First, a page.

And that’s when it hit me. That’s when I just knew. I couldn’t finish my WIP novel on the Zenbook. The fickle muse wanted me back on whatever-the-hell this machine’s name was. I would have to put the 2.7-pound, sleek, fast, unbuggy Zenbook away for now, and beat my head against the ten-pound, clunky, slow, infected monstrosity that … that … that…had yielded the best thing I had ever written only two months ago.


I am vanquished. I admit defeat. “Katie #2” (as the WIP pupa aka Leaving Annalise” is called with confusion and affection amongst my editorial team {Meghan, Eric, Heidi, Allie, and me}) shall emerge from her chrysalis on my battered silver monster.

“Let the words begin again,” she said. And it was good.



p.s. Oh, and lest you are worried about the missing power cord, you can put your mind at ease: Allie found it for me this afternoon. In my laptop bag.


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27 Responses to Fickle is the muse.

  1. Heidi Dorey says:

    When I read this I see you as the woman on the mock cover.

  2. I don’t know why it is that old worn out things tend to make us that much more able to create.

    I am finally after a year able to type at my desk in the new office. Although the good procrastination monster – like rearranging the furniture – is always poking me in the shoulder. Do it. Do it, now.
    But the last time I rearranged my desk with the computer on it – I started a fire. Hence the fire alarm over the monitor and the TUNDRA (fire stop chemical) sitting on the shelf behind me.

  3. Ally says:

    I hate it when the power cords hide in the laptop bag. I just may have experienced this once. Or maybe twice.

    It’s not really defeat, it’s just reverting to a comfortable place for creation. Or something. You need some writing mojo for your new machine! :)

  4. Vidya Sury says:

    ๐Ÿ˜€ This only happens to my glasses. I am usually wearing them when I look for them

    Your laptop is a divine being. Go forth and publish! :-) I have an ancient that bugs the s out of me too – and after I struggle on my new desktop, firing up the little beast always clears up the mental glitches. Wicked machine.

    Hugs – I had a good laugh over your ole laptop!

  5. How timely this was! I spent the majority of today . . . ahem, YESTERDAY . . . trying to get my iMac “fixed”. It’s been running terribly slow, for months, and shutting down applications often requires “force quitting” them. A very sweet man in Portland, Oregon spent at least two hours with me and reassured me, after I’d done all the different “repair disk” this and “reinstall” that’s that he instructed me to do . . . he reassured me that I would be good to go.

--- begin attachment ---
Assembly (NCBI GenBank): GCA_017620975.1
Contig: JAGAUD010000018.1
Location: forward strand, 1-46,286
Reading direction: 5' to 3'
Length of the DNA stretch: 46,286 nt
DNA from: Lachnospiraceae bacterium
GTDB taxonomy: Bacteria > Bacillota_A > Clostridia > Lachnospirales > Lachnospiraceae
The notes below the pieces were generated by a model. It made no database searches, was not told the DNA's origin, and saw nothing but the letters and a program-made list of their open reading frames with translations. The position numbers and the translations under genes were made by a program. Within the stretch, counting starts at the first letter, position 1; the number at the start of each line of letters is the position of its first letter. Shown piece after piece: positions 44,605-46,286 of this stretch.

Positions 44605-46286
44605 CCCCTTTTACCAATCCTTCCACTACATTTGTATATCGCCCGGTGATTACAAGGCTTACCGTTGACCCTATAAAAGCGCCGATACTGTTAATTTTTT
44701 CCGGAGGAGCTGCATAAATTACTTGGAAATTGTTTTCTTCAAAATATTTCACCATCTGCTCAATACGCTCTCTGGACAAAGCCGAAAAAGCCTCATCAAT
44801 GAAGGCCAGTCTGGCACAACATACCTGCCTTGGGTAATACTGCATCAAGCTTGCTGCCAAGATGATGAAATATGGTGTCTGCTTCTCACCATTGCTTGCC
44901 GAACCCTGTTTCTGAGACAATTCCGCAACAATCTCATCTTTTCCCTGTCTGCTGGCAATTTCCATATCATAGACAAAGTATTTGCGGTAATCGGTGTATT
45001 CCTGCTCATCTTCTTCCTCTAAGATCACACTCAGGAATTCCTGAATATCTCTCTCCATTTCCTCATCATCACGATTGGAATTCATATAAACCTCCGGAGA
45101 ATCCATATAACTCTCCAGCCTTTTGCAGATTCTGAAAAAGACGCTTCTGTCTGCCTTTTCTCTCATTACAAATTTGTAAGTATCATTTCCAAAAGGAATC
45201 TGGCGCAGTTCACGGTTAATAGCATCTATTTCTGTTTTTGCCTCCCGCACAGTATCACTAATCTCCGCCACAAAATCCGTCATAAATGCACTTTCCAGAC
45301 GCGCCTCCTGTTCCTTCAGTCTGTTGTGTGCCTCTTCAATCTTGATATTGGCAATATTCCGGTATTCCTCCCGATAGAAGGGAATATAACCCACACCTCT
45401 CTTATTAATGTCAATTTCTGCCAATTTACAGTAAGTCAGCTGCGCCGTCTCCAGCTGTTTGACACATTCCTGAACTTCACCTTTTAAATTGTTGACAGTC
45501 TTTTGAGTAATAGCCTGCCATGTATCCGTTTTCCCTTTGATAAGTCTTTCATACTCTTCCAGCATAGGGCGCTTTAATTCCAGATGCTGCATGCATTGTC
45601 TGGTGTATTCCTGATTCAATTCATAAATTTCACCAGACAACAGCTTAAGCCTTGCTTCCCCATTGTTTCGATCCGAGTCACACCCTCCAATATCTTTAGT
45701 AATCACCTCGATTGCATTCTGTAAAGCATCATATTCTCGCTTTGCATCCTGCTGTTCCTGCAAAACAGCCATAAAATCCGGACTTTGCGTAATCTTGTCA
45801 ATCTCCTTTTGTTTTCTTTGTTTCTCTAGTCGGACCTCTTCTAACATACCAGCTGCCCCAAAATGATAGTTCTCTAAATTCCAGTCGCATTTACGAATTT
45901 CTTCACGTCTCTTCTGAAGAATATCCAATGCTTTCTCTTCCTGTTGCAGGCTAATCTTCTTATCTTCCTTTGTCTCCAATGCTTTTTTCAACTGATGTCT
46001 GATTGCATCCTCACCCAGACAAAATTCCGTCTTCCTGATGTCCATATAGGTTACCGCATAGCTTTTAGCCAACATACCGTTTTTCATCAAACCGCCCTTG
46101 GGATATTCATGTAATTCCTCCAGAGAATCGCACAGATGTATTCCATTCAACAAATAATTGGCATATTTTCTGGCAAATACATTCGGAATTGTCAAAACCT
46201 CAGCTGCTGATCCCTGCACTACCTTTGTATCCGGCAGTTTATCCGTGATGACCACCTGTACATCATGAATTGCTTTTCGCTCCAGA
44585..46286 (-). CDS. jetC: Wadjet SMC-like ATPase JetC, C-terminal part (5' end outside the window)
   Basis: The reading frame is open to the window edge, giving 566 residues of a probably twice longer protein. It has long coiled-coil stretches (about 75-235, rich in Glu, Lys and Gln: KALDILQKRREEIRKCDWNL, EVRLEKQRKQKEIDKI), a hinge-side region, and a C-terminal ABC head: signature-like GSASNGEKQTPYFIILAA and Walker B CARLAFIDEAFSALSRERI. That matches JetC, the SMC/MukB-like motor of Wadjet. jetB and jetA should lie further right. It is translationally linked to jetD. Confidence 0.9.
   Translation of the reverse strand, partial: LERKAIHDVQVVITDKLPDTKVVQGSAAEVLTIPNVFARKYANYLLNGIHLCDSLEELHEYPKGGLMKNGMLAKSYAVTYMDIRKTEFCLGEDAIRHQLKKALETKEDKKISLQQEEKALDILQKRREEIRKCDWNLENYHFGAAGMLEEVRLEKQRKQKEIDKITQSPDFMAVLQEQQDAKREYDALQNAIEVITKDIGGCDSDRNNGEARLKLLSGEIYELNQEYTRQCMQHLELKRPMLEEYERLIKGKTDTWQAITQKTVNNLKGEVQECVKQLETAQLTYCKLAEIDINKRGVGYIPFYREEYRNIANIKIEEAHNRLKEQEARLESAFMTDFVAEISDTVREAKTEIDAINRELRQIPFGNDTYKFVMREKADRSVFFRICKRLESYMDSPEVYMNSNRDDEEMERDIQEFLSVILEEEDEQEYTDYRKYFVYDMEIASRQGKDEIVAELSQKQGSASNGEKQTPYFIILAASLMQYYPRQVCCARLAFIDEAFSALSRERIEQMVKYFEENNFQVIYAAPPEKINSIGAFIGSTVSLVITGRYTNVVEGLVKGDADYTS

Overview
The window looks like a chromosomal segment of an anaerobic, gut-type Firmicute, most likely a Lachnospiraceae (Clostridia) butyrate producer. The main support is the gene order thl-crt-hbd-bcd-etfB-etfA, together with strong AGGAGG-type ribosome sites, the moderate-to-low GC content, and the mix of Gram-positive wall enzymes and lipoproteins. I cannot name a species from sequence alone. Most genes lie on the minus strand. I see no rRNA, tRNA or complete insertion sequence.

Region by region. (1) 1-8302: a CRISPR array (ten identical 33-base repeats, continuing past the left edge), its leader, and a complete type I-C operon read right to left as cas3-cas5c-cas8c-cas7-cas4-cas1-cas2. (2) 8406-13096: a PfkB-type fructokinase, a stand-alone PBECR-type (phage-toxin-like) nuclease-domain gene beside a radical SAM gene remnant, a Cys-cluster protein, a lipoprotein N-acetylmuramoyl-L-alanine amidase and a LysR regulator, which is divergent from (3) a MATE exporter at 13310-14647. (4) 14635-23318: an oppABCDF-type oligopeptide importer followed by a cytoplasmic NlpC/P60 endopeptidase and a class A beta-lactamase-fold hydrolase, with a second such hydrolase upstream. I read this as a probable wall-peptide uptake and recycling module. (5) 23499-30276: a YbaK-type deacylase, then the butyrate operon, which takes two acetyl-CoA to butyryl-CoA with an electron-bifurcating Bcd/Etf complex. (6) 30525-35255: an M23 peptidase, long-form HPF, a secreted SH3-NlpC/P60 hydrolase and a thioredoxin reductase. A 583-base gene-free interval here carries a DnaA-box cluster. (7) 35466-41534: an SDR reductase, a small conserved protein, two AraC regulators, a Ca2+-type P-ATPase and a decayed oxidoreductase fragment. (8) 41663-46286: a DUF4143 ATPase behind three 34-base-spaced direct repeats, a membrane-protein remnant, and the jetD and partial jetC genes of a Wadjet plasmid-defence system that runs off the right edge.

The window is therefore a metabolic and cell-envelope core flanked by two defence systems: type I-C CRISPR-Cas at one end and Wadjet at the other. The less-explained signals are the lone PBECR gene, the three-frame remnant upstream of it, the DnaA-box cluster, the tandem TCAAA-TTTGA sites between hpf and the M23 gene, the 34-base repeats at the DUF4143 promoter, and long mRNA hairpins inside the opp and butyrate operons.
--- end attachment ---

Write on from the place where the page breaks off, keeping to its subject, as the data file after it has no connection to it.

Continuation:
Um. No.

    Ah, well. She’s up and running again. Albeit, somewhat slowly. I resisted the temptation to melt the numbers on our Best Buy card with a brand-new Macbook Pro and your post has convinced me to hold on to the faith in ol’ Bessie here. Thanks. :)

  6. every time I read the title “Leaving Annalise”, I can’t help but chuckle at the alternate title. I actually laughed aloud at home once, and wanted to explain it to Tracey, but there were kiddos nearby…
    I find similar inspirational surges when i listen to older music. And by older i mean Mozart, Haydn, etc.

  7. Ann says:

    Comfort zones – we all have them. Glad to here you found it.

  8. […] read the rest of “Fickle is the Muse,” CLICK HERE, which will take you to the original post on Pamela Fagan Hutchins’ blog, […]

  9. Tracy says:

    Ahhhh- it’s funny what becomes “home” to us, isn’t it?
    I used to have a pen like that. I cranked out a whole year on the Dean’s list at school using it…when I used to write, and not type.
    That was actually only 5 years ago. I hated WORD.
    I lost the pen. Sometimes I still look for it.
    I’m glad you’re feeling inspired:)

  10. So here I am in a Mississippi hotel on my OLD 2006 Gateway huge laptop, fussing all the way. I guess I will quit fussing since you are right – I’ve done more work this week on this heavy thang listening to old rock-n-roll than on my newer but still old desktop. I love your Zenbook (looked it up). It may be my next laptop. So sleek! Another very funny post and look into the warped mind of Miss P. I just read that certain house plants help with creativity – fill your dark gloomy vampire room with some plants!

  11. Bill Dorman says:

    And it was good.

    My laptop, which is also might office laptop is just about kaput. They have order me a ‘notebook’ for the time being until we decide what we are going to do in the Fall. Hopefully the inspiration won’t leave with the ‘old’ machine………

  12. Eric Hutchins via Facebook says:

    I thought I was the Muse???

  13. I can totally related about the old laptop. I am currently typing on one but this your laptop makes this one look shiny brand new. I hope you met your deadline and that all is well with the clan.